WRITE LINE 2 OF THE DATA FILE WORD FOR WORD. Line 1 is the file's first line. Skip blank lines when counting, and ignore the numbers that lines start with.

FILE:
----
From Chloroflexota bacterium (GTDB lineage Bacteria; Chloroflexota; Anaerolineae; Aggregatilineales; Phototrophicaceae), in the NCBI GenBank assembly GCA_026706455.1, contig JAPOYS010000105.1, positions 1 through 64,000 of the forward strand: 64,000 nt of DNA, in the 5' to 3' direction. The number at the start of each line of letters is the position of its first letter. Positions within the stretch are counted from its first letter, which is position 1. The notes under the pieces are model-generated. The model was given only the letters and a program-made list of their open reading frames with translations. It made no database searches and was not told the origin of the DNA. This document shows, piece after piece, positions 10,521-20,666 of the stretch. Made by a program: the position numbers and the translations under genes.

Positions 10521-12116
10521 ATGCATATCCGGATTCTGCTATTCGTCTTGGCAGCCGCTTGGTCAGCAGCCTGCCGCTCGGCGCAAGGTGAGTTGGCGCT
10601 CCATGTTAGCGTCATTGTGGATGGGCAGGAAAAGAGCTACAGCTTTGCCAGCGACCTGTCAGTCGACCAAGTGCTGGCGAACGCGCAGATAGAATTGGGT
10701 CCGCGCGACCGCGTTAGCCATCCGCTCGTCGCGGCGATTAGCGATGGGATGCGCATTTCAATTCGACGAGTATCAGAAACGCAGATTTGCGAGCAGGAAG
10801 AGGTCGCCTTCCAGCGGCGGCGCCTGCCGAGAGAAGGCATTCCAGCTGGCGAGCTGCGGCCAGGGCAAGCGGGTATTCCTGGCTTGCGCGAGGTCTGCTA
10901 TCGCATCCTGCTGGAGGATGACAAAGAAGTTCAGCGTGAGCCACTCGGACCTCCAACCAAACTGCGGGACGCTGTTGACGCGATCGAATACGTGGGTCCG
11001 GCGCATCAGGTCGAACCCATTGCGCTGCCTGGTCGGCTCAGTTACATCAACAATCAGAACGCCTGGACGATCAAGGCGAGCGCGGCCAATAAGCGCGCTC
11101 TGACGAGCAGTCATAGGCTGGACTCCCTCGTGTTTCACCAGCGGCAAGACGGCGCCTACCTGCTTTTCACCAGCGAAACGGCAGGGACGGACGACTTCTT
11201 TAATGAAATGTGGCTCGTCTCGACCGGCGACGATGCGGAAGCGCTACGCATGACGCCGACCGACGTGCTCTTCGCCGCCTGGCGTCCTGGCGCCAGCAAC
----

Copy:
Positions 10521-12116